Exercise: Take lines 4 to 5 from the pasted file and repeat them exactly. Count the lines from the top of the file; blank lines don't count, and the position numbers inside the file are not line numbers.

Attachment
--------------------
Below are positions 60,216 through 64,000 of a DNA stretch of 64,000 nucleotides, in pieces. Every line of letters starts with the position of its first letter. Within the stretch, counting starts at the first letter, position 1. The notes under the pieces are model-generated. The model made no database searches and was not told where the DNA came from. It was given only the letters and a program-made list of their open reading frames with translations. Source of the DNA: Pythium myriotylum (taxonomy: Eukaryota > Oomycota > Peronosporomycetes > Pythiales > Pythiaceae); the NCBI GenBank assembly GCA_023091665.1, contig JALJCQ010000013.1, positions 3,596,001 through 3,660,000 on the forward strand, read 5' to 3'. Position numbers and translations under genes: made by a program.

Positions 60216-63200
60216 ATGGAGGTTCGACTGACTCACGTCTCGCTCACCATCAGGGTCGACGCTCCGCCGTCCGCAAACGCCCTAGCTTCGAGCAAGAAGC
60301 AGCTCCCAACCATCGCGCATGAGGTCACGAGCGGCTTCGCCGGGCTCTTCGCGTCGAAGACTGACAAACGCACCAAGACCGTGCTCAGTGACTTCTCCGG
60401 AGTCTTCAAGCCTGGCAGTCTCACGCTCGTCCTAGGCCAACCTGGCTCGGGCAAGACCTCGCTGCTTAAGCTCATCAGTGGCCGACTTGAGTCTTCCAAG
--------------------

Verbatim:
60301 AGCTCCCAACCATCGCGCATGAGGTCACGAGCGGCTTCGCCGGGCTCTTCGCGTCGAAGACTGACAAACGCACCAAGACCGTGCTCAGTGACTTCTCCGG
60401 AGTCTTCAAGCCTGGCAGTCTCACGCTCGTCCTAGGCCAACCTGGCTCGGGCAAGACCTCGCTGCTTAAGCTCATCAGTGGCCGACTTGAGTCTTCCAAG